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Strider64

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Strider64 last won the day on January 18

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About Strider64

  • Birthday 08/28/1964

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    https://www.clearwebconcepts.com/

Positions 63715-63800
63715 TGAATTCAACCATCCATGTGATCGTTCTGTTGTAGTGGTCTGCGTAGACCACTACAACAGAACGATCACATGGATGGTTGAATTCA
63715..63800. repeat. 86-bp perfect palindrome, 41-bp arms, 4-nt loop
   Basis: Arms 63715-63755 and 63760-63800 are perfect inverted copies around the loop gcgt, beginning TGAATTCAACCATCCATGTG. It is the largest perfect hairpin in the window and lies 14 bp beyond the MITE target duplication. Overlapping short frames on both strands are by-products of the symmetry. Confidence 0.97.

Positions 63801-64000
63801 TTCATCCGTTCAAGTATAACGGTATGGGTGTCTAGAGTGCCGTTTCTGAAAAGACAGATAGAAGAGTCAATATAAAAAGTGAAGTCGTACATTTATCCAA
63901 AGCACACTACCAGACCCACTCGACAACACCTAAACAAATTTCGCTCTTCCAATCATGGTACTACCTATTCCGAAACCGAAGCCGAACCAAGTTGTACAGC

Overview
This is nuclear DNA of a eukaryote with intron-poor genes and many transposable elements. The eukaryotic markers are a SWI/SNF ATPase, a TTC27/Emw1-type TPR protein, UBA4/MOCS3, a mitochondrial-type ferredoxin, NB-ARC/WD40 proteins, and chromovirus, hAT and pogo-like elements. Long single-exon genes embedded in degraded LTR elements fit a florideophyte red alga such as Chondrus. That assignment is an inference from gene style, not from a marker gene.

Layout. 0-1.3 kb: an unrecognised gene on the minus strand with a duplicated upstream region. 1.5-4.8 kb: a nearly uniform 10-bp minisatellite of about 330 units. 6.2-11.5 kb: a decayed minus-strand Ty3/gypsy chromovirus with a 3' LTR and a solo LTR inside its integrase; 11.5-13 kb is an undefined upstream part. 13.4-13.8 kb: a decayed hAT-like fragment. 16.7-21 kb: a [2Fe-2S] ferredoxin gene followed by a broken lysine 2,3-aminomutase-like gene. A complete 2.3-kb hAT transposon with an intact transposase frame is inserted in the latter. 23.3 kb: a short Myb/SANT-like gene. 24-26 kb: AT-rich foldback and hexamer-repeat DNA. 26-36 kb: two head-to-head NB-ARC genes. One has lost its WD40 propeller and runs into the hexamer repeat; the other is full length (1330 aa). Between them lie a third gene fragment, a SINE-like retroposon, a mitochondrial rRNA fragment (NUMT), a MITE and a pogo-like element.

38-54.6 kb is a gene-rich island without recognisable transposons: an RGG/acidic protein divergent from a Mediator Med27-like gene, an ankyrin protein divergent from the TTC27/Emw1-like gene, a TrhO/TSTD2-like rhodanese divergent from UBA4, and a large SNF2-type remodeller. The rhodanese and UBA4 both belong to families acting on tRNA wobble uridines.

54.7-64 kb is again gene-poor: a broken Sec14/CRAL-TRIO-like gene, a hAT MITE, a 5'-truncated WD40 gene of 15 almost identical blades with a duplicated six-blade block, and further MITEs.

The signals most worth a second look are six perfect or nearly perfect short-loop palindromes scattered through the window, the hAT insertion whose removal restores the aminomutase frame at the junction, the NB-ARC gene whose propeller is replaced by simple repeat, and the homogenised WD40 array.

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  1. If you are trying to enter data, but you don't know exactly how many fields (columns) you are going to be saving to the table then you could do something like the following. Though would still need the correct table's column names and the corresponding data that goes with it. Here's an example -> function create(array $data, $pdo, $table) { try { /* Initialize an array */ $attribute_pairs = []; /* * Set up the query using prepared states with the values of the array matching * the corresponding keys in the array * and the array keys being the prepared named placeholders. */ $sql = 'INSERT INTO ' . $table . ' (' . implode(", ", array_keys($data)) . ')'; $sql .= ' VALUES ( :' . implode(', :', array_keys($data)) . ')'; /* * Prepare the Database Table: */ $stmt = $pdo->prepare($sql); /* * Grab the corresponding values in order to * insert them into the table when the script * is executed. */ foreach ($data as $key => $value) { if($key === 'id') { continue; } // Don't include the id: $attribute_pairs[] = $value; // Assign it to an array: } return $stmt->execute($attribute_pairs); // Execute and send boolean true: } catch (PDOException $e) { if ($e->errorInfo[1] === 1062) { return false; } throw $e; } catch (Exception $e) { echo 'Caught exception: ', $e->getMessage(), "\n"; // Not for a production server: } return true; }